When the Death of ‘5th Beatle’ Stuart Sutcliffe Shocked the Fab Four
Though John Lennon and Paul McCartney were there from the beginning (1957), the rest of the Beatles lineup took several years to become finalized. By 1962, the group still wasn’t sure about its drummer. (Ringo had just joined the band in August of that year.)
The year before The Beatles dropped Pete Best for Ringo, they still had a fifth member in the group. That was bassist Stuart Sutcliffe, a guy whose style impressed far more than his musical abilities. When The Beatles first traveled to Hamburg in 1960, Sutcliffe played bass.
Later, after finding a girlfriend (who quickly became his fiancée), Sutcliffe defined the early Beatles look even though he didn’t stay with the band. In fact, he was the first to don a leather suit and get the so-called ‘Beatles haircut.’
But Sutcliffe had serious health problems that turned deadly in ’62. When he became ill and passed away suddenly, The Beatles experienced what Paul McCartney described as “a real shock.”
Sutcliffe’s brain illness left him dead at 21.
The story of Sutcliffe joining the band is a reminder of how innocent The Beatles once were. Long before the battles over album releases and production techniques, they were just a bunch of young guys trying to find an audience that would listen to them play.
Sutcliffe, who was a promising artist, made it into the band following a painting he sold for 65 pounds. Talking with John, Paul and George Harrison, everyone decided he ought to buy a new Hofner bass with the windfall. Though hesitant at first, Sutcliffe agreed and became the fifth Beatle in late ’59.
The following year, John and Sutcliffe came up with a new name for the band (still the Quarrymen at that point). Following Buddy Holly’s Crickets, they decided on The Beetles. (It next became the Silver Beetles before changing to The Beatles.)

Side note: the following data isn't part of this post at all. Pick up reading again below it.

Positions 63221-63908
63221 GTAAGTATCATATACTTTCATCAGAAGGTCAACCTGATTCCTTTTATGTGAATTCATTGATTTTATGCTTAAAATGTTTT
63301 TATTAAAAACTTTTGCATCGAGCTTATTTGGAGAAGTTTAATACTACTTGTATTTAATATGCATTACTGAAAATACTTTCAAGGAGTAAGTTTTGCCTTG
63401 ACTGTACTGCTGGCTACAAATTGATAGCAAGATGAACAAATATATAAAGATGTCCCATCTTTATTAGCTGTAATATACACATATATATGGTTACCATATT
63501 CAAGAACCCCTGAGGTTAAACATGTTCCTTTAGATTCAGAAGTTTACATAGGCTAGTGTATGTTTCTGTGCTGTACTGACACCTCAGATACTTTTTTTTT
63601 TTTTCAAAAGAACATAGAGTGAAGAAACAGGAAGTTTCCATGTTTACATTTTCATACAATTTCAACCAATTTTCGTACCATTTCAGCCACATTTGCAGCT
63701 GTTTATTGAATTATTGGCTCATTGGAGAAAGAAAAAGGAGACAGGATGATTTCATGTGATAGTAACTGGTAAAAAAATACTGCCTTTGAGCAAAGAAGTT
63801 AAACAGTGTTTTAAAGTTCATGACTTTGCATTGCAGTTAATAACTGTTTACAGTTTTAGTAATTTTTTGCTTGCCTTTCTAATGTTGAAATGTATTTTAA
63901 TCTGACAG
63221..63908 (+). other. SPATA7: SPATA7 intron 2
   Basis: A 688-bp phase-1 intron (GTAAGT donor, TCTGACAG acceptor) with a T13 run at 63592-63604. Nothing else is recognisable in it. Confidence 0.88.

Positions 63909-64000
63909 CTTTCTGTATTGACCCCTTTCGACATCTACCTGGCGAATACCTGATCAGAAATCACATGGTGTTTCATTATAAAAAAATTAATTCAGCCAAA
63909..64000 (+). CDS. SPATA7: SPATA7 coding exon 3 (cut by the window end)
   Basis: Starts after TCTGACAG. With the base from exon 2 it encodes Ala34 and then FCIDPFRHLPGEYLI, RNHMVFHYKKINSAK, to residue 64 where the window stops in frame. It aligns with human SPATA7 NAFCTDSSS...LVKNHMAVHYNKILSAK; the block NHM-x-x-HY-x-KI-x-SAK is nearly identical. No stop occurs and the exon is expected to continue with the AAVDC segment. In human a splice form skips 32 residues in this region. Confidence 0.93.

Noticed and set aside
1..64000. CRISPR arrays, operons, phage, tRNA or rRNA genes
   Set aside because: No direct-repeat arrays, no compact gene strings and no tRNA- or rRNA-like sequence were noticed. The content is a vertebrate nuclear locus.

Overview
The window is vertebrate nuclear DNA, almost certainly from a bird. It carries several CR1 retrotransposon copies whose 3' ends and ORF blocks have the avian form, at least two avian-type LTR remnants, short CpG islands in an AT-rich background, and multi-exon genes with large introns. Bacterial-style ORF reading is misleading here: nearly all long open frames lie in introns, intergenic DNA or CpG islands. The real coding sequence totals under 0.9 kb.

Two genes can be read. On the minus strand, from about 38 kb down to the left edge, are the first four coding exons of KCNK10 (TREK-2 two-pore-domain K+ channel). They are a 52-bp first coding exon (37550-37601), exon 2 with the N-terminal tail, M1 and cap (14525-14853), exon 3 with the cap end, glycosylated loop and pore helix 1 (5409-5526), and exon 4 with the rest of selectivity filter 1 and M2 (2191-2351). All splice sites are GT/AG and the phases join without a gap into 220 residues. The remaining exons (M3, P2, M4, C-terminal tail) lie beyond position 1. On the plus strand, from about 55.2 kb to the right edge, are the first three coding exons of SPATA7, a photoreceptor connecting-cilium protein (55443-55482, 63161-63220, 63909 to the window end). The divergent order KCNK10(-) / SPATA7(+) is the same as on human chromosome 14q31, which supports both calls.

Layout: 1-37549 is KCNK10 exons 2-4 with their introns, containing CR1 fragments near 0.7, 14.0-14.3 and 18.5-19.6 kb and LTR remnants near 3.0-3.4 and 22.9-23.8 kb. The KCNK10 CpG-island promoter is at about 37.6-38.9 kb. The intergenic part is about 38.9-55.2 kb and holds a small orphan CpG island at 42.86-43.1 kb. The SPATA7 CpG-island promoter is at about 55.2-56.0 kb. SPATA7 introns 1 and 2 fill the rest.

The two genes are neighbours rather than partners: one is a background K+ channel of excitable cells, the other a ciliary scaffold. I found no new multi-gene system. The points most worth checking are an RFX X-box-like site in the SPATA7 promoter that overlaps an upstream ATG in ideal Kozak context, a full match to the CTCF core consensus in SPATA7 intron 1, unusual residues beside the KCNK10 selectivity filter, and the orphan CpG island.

During the group’s extended stay in Hamburg, Sutcliffe fell in love and stayed behind when The Beatles returned to Liverpool. By 1961, he was experiencing serious health problems and died in early ’62 of cerebral paralysis. He hadn’t even turned 22.
Paul noted the ‘shock’ and ‘guilt’ following Sutcliffe’s death.
During a subsequent visit to Hamburg, Sutcliffe’s fiancée Astrid Kirchherr was wearing a leather suit that the band soon adopted as their stage gear. She also convinced Sutcliffe to style his hair the way everyone in the band (outside Pete Best) did.
Of course, Sutcliffe had also grown up with everyone in Liverpool and gone to art school with John. When he passed away, it affected the band members (especially John and Paul) in a big way. In Anthology, Paul spoke of the shock that had “a little guilt tinged with it.”
“Not many of our contemporaries had died; we were all too young,” he said. “Everyone was very sad.” Kirchherr described John “crying his eyes out” as he tried to comfort her and tell her it was time to move on.
Even though he had departed the band by then, Sutcliffe’s influence would remain with them throughout the band’s run — or at least until everyone grew their hair long.
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